Alphabet CEO Sundar Pichai has apologized to employees in an internal memo for the outrage sparked when Google terminated renowned AI researcher Timnit Gebru, and stated he will launch a review of what went wrong.
“I’ve heard the reaction to Dr. Gebru’s departure loud and clear: it seeded doubts and led some in our community to question their place at Google,” he stated in a copy of the memo CNBC has seen. “I want to say how sorry I am for that, and I accept the responsibility of working to restore your trust.”
Pichai’s note comes one week after Gebru, a well-known artificial intelligence researcher and technical co-lead of Google’s Ethical AI team, tweeted that Google fired her over a disagreement about a research paper that scrutinized bias in artificial intelligence. Gebru, who had been outspoken about the company’s treatment of Black employees, claimed the treatment was indicative of a broader pattern at Google. Her dismissal set off a firestorm of support across the industry and a petition signed by thousands of Google employees and industry peers.
The incident encompasses four topics that have aroused controversy at the company in recent years: Ethical use of artificial intelligence, fair treatment of women, race, and internal transparency. It’s the biggest test of how CEO Sundar Pichai deals with employee unrest since founders Larry Page and Sergey Brin left the company about a year ago.
In Wednesday’s email, Pichai said the company will first need to “assess the circumstances that led up to Dr. Gebru’s departure, examining where we could have improved and led a more respectful process”.
Pichai apologized for the backlash caused by the termination of Gebru, one of Google’s few Black leaders.
Pichai said, “We need to accept responsibility for the fact that a prominent Black, female leader with immense talent left Google unhappily.” He added, “This loss has had a ripple effect through some of our least represented communities, who saw themselves and some of their experiences reflected in Dr. Gebru’s.”
In an email Gebru sent before her dismissal, she noted that Black employees at the company felt like their concerns were not taken seriously. “We just had a Black research all-hands with such an emotional show of exasperation,” Gebru wrote. “There is zero accountability.”
After the George Floyd protests in summer 2020, Pichai promised to address Black employees’ concerns, adding that the company would commit $175 million toward supporting Black businesses and increase “underrepresented” people in its leadership by 30% by 2025. Executives including AI chief Jeff Dean publicly promised to stand against discriminatory treatment, which can be subtle.
Employees have requested more clarity and transparency when it comes to the company’s June commitments to racial equity and retention.
Google declined comment beyond the memo.
Gebru did not immediately respond to requests for comment, but posted on Twitter, “Don’t paint me as an ‘angry Black woman’ for whom you need ‘de-escalation strategies’ for…Take responsibility for your toxic leaders, HR, Legal and other entities who harass and discriminate against people like me and protect toxicity.”
Here is Pichai’s memo in full:
One of the things I’ve been most proud of this year is how Googlers from across the company came together to address our racial equity commitments. It’s hard, important work, and while we’re steadfast in our commitment to do better, we have a lot to learn and improve. An important piece of this is learning from our experiences like the departure of Dr. Timnit Gebru.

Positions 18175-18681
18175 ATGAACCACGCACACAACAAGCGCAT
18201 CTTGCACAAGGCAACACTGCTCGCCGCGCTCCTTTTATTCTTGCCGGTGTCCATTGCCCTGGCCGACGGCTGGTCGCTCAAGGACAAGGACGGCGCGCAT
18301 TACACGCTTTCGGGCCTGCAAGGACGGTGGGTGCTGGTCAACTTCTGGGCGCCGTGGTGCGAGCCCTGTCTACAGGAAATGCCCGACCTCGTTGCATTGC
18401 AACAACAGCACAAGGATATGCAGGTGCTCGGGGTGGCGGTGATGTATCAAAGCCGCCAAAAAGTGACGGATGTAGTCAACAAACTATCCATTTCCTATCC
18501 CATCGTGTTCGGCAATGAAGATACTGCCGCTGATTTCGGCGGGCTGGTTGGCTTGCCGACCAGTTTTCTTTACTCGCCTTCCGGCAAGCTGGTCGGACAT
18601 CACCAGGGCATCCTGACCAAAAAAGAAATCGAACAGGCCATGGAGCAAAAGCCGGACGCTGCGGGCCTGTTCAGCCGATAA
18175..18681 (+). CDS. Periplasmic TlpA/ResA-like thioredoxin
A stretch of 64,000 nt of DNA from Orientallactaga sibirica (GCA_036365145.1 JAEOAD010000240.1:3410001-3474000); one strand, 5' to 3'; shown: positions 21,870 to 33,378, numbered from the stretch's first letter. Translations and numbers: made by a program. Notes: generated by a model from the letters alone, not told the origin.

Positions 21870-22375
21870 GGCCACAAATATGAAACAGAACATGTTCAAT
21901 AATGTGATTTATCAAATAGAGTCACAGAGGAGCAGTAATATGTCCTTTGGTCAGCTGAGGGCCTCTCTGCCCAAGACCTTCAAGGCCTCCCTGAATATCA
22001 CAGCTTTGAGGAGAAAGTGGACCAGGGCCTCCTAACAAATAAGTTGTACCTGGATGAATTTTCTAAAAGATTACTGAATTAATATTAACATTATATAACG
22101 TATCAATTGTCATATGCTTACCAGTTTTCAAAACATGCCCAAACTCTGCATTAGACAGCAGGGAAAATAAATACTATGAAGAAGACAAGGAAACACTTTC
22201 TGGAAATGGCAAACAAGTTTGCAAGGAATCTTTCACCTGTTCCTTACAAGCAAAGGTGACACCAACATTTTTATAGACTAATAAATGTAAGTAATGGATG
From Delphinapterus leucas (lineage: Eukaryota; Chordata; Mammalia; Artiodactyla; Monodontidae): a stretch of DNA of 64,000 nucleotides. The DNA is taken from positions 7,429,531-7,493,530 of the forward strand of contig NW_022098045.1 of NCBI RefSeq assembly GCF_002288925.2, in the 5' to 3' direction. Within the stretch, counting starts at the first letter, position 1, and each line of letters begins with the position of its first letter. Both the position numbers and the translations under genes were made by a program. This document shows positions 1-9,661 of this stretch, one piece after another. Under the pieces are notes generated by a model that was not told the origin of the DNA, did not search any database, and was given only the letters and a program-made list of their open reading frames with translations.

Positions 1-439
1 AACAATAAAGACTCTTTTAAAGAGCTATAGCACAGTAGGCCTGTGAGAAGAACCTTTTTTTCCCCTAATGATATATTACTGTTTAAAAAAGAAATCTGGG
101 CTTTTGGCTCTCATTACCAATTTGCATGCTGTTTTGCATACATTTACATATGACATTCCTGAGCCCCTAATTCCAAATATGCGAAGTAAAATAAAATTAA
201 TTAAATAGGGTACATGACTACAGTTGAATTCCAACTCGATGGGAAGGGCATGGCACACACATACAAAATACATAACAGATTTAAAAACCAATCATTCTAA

I’ve heard the reaction to Dr. Gebru’s departure loud and clear: it seeded doubts and led some in our community to question their place at Google. I want to say how sorry I am for that, and I accept the responsibility of working to restore your trust.
First – we need to assess the circumstances that led up to Dr. Gebru’s departure, examining where we could have improved and led a more respectful process. We will begin a review of what happened to identify all the points where we can learn — considering everything from de-escalation strategies to new processes we can put in place. Jeff and I have spoken and are fully committed to doing this. One of the best aspects of Google’s engineering culture is our sincere desire to understand where things go wrong and how we can improve.
Second – we need to accept responsibility for the fact that a prominent Black, female leader with immense talent left Google unhappily. This loss has had a ripple effect through some of our least represented communities, who saw themselves and some of their experiences reflected in Dr. Gebru’s. It was also keenly felt because Dr. Gebru is an expert in an important area of AI Ethics that we must continue to make progress on — progress that depends on our ability to ask ourselves challenging questions.
It’s incredibly important to me that our Black, women, and underrepresented Googlers know that we value you and you do belong at Google. And the burden of pushing us to do better should not fall on your shoulders. We started a conversation together earlier this year when we announced a broad set of racial equity commitments to take a fresh look at all of our systems from hiring and leveling, to promotion and retention, and to address the need for leadership accountability across all of these steps. The events of the last week are a painful but important reminder of the progress we still need to make.
This is a top priority for me and Google leads, and I want to recommit to translating the energy that we’ve seen this year into real change as we move forward into 2021 and beyond.
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